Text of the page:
How the West’s silence emboldened Libya’s Haftar
Fairly decent (imo) article on Hafter. How he got the groups in the south on side, which particular branch of Salafi’s he sides with, his aid from outside countries including by Egypt, KSA, Russia etc. Mention also of France supporting albeit the reference to their SF deaths in a helicopter crash in 2016 is much more likely to be anti IS ops as others are undertaking.

Will he bring stability? Or is it in other countries interests to keep the war ongoing?
 
They already are - see here the equipment and training states of the Misratan katibas and compare to same in 2011-13. I think your appreciation is right, though - Hafter has no particular reason to invest Tripoli if he controls the actual production assets in-country (although their value is declining inexorably due to a lack, a criminal and total lack, of routine maintenance and battle damage repair). Look for a Russian energy company to move in to sort things out.
Already happened. Deals done about 6 months ago IIRC. Haftar and a posse of select bag carriers made an extended trip to Moscow ahead of the Palermo conference and there were some announcements made shortly afterwards.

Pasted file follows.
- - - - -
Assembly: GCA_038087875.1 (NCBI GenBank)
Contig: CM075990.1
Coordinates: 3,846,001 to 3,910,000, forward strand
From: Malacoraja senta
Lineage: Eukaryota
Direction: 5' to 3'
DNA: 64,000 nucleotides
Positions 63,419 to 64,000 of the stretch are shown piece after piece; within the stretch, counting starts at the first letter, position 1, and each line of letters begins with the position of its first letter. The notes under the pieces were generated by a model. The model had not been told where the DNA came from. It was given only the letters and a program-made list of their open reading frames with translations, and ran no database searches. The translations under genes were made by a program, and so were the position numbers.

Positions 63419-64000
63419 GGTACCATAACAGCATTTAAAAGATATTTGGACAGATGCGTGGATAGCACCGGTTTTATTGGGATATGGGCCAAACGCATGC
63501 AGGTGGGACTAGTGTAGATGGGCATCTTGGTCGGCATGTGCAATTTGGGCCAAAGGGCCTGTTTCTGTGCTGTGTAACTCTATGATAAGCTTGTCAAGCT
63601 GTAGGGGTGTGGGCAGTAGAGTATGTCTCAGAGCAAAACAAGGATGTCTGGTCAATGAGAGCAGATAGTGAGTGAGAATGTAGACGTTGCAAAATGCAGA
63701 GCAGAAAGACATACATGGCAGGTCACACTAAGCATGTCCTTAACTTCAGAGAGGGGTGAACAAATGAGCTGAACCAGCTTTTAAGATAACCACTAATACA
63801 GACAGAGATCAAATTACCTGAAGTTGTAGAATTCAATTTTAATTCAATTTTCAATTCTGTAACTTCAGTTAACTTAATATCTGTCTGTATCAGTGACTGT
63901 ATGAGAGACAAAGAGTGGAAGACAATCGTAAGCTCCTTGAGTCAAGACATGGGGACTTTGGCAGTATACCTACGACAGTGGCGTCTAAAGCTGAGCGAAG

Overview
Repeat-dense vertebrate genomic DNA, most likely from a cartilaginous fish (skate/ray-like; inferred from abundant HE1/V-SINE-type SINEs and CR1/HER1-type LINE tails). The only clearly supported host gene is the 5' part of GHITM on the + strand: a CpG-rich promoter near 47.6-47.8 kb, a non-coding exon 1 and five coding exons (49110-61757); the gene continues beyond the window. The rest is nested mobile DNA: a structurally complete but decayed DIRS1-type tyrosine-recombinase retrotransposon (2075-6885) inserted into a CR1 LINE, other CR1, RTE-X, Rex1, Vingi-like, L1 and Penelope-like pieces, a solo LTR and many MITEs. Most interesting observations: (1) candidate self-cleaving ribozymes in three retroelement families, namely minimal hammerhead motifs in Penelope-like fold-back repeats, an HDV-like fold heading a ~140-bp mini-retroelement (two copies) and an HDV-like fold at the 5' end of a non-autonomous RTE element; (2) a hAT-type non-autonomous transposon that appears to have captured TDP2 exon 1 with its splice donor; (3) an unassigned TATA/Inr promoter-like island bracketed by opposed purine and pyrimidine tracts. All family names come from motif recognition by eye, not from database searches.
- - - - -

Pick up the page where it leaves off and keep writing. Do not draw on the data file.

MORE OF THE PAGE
From our selfish perspective, a Russian-, Egyptian- and Crown Prince of Abu Dhabi-backed Hafter is probably the least worst outcome. At least the Brotherhood will be kept under and Salafist idiots and IS jihadis will get the good news delivered sooner rather than later.
Except that I would suggest that the Haftar master plan depends on the Madkhalis within the LNA Saiqa Brigades and Tariq Bin Zayid Bn (amongst others) leveraging common ideology with Rada, Nawazi and fomer Tripoli Revolutionaries Brigade (or whatever they are called this week) commanders and members. Admittedly there is no love lost between Jihadi and Madkahli Salafists but I think there has been a tendancy to lump in everday political islamists with the Shura councils and I'm not sure the anticpated "purge" is a done deal at all.